My Smart Design Life: Tomorrow
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This is Part 2 of My Smart Design Life, which features interviews with three designers — Chris Spooner (graphics) , Kelly Hoppen (interiors), and Yves Behar (products) — about their wired lives and how technology has shaped the way they work, supported by Intel. Read Part 1 here. Less than 10 years ago, I dreamed [...]
This is Part 2 of My Smart Design Life, which features interviews with three designers — Chris Spooner (graphics) , Kelly Hoppen (interiors), and Yves Behar (products) — about their wired lives and how technology has shaped the way they work, supported by Intel. Read Part 1 here.
Less than 10 years ago, I dreamed of a phone that could help me organize my life and stay connected. I dreamed that blogging could be a viable career option. I dreamed about computers with touch screens. These dreams have all been realized, but now, I keep thinking, “What’s next?” Jetpacks? Flying cars? Refrigerators that do your grocery shopping for you?
I asked the same designers I interviewed in Part 1 of My Smart Design Life about where they think things are headed. What are their dream worlds like?
Yves Behar is founder of fuseproject, a San Francisco-based design firm focused on forward-thinking sustainable design focused on making our lives better — he calls it “Design for Good.” Yves notes that the responsibility of the designer is to help promote change for the better and has infused that into fuseproject’s culture. His designs have won over one hundred awards.
As designers, you are always thinking about what’s around the corner. When it comes to the technology that you use every day, what do you think is the most critical need in your field?
Chris: A stable computer that can handle the memory intensive features of the Adobe Creative Suite has to be at the top of the list for designers. There’s nothing worse than losing your work due to crashes.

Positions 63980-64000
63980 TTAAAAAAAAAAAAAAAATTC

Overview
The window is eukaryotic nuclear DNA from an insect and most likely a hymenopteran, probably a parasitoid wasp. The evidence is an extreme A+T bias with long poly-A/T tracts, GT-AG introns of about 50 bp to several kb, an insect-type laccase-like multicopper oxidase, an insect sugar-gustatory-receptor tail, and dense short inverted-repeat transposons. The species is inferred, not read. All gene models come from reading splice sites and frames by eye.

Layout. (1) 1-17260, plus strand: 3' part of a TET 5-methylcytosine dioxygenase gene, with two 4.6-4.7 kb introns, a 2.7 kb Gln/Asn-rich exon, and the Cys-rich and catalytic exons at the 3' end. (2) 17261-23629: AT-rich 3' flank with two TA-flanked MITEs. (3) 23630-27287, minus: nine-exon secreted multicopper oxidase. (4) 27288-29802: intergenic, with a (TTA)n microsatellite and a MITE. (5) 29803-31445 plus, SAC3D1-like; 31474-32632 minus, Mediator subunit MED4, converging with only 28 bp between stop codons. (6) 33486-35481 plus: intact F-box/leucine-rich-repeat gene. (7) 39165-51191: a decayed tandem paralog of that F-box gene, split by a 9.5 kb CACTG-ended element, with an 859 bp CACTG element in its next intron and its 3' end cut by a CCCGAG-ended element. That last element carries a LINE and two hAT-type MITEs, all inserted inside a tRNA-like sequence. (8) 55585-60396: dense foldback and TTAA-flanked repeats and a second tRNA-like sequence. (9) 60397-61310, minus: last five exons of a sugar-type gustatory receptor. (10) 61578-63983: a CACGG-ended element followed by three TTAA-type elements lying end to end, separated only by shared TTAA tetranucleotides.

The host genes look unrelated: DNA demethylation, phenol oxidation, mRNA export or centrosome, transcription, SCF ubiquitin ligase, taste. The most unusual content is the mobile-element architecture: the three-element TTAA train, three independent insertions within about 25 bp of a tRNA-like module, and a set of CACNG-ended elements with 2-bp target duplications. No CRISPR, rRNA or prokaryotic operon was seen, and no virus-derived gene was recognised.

Kelly: I think the portability of devices and the incredible amount that you are able to store on them has solved a lot of issues already. The fact that I can research and capture inspiration from anywhere and store it so that I can refer to it later is so liberating. Also, I can react very quickly in a client presentation or meeting to really help them articulate what it is they are after by finding and pulling up visuals from the incredible visual library I’ve built up for myself. It saves so much time!
Yves: Sustainability is enabled by new technologies, but in reverse the current state of the tech industry is completely devoid of sustainability thinking. I think the most important and critical need is a way to start bringing together advanced thinking in sustainability to the technology field.
In the next few years, what do you see your smartphone and your computer doing for you?
Chris: Hopefully they will start to do the work for me! I guess that’s a long way into the future. I’d like my computer and smartphone to simply enable me access to the web and my files and resources without needing to physically go to a certain location in my home/office.